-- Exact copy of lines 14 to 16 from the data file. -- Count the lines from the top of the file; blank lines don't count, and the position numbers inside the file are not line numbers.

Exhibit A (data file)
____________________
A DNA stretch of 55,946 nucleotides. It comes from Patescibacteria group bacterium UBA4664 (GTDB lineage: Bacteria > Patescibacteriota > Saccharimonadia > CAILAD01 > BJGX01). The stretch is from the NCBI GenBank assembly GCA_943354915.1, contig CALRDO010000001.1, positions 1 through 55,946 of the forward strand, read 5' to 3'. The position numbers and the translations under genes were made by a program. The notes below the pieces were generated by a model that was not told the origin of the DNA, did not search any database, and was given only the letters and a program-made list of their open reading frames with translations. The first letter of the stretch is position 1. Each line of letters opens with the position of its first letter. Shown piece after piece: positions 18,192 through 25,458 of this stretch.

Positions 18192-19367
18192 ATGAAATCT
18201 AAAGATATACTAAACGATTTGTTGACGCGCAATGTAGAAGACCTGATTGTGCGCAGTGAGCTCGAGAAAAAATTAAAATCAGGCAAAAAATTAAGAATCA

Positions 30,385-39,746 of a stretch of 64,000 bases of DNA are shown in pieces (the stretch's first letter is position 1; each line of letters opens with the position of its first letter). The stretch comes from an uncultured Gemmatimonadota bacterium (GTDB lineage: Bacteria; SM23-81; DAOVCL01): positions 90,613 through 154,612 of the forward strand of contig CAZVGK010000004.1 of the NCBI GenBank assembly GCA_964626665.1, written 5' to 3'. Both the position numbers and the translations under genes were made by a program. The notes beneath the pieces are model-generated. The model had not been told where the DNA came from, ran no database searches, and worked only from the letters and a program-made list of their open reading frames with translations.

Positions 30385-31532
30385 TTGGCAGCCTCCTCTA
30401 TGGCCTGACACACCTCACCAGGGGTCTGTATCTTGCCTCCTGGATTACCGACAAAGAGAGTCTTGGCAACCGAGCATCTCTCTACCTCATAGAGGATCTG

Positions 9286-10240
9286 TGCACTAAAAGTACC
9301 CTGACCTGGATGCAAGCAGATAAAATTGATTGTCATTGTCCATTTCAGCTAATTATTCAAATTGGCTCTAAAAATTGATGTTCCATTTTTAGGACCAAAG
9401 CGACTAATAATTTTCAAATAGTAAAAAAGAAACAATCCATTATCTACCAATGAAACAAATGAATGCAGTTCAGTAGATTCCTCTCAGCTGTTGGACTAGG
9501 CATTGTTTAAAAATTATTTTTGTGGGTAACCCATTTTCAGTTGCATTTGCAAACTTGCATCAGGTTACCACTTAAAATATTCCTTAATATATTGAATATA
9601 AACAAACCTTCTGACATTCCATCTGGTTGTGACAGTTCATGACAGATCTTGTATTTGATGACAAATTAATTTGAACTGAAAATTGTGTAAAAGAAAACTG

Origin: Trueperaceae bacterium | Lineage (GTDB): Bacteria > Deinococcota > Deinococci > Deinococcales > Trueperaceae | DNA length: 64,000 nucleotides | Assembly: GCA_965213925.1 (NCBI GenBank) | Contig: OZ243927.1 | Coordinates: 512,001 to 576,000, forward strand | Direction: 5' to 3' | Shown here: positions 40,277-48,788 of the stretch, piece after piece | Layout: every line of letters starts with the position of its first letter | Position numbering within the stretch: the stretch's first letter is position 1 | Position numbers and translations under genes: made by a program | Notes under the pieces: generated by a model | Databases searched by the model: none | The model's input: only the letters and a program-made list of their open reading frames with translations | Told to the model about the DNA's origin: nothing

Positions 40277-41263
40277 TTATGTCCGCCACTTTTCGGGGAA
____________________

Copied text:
9601 AACAAACCTTCTGACATTCCATCTGGTTGTGACAGTTCATGACAGATCTTGTATTTGATGACAAATTAATTTGAACTGAAAATTGTGTAAAAGAAAACTG

Origin: Trueperaceae bacterium | Lineage (GTDB): Bacteria > Deinococcota > Deinococci > Deinococcales > Trueperaceae | DNA length: 64,000 nucleotides | Assembly: GCA_965213925.1 (NCBI GenBank) | Contig: OZ243927.1 | Coordinates: 512,001 to 576,000, forward strand | Direction: 5' to 3' | Shown here: positions 40,277-48,788 of the stretch, piece after piece | Layout: every line of letters starts with the position of its first letter | Position numbering within the stretch: the stretch's first letter is position 1 | Position numbers and translations under genes: made by a program | Notes under the pieces: generated by a model | Databases searched by the model: none | The model's input: only the letters and a program-made list of their open reading frames with translations | Told to the model about the DNA's origin: nothing

Positions 40277-41263